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Don’t call it a dorm: University of Tampa students live big at The Henry

The just-opened high-rise has all the downtown amenities - sky views, 24/7gym, nearby restaurants and the Riverwalk. Except this one’s 100 percent occupied by college students.
Students relax at the eighth-story pool at the newly-opened off-campus housing high-rise called The Henry, a nod to Henry Plant, who built the historic hotel that now houses the University of Tampa.
Students relax at the eighth-story pool at the newly-opened off-campus housing high-rise called The Henry, a nod to Henry Plant, who built the historic hotel that now houses the University of Tampa. [ OCTAVIO JONES | Special to the Times ]
Published Sep. 28

TAMPA — On a breezy pool deck eight stories up with sweeping views of the city, residents of a newly-opened downtown high-rise called The Henry are oiled and lounging in the sun like an ad for a brochure.

“Everything’s convenient — you don’t have to have a car,” said Elli Weinberg from her perch at the blue water’s edge.

“You can kind of walk everywhere,” said Lillie Cunha.

But these are not urban professionals, the kind who occupy other residential towers that have risen in recent years to build Tampa’s skyline and give downtown its bona fides. The 23-story Henry at the busy corner of Ashley Drive and Tyler Street is instead fully and exclusively occupied by students who are attending the nearby University of Tampa.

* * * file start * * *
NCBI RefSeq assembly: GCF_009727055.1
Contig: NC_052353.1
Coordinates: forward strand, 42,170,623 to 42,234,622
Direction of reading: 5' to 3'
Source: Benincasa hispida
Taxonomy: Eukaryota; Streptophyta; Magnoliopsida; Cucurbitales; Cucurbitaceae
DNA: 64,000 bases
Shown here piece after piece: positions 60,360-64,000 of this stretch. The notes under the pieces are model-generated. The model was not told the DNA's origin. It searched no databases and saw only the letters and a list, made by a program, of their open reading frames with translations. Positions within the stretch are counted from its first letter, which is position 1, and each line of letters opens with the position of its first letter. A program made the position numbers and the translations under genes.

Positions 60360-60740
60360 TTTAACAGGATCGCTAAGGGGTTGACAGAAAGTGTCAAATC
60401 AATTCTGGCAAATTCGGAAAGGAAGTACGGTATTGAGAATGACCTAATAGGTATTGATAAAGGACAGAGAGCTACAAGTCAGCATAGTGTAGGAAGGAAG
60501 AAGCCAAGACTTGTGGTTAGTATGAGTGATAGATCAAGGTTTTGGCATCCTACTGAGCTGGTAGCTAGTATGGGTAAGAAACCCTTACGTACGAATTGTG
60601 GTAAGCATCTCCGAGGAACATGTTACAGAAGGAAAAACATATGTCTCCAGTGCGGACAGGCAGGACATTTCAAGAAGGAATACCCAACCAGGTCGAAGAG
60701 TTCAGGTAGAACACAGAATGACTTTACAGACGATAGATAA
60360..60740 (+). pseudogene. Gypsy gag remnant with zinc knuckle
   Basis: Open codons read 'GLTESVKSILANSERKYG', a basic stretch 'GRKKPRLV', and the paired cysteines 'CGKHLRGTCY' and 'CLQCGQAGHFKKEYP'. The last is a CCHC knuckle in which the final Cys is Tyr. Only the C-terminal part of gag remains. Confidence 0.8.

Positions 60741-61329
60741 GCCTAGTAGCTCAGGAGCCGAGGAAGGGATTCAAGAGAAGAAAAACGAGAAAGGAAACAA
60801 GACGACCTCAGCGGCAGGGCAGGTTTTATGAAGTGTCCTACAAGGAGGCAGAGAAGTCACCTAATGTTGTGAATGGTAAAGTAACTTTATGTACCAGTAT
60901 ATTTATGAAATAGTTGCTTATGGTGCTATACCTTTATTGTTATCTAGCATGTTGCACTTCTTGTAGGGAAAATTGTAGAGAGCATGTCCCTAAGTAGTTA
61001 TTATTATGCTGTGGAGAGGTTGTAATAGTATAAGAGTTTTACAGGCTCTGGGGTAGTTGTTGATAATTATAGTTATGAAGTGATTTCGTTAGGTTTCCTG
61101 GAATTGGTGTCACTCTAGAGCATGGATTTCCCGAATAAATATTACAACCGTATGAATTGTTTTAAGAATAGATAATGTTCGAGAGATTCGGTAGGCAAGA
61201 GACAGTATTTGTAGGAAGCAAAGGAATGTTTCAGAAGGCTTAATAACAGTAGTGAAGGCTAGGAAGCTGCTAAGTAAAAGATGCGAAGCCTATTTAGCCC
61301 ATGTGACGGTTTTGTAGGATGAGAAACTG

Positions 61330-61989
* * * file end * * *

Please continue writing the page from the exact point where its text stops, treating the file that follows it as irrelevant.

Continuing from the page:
And living in what is definitely not your old-school college dormitory.

“We call it student housing,” said Greg Minder, one of The Henry’s owners and development partners. “I’m hard-pressed to call this a dorm.”

A place to study or socialize at The Henry.
A place to study or socialize at The Henry. [ OCTAVIO JONES | Special to the Times ]

The Henry is managed by Peak Campus, a company that operates multiple student housing properties from the University of Connecticut to Texas A&M.

For the University of Tampa — where the average yearly full-time tuition is $29,162 not including fees, books or on-campus room and board, and $44,464 with them — The Henry is the “preferred” off-campus housing on the school’s website. While the university doesn’t own or operate the property, it refers students looking for off-campus housing to The Henry.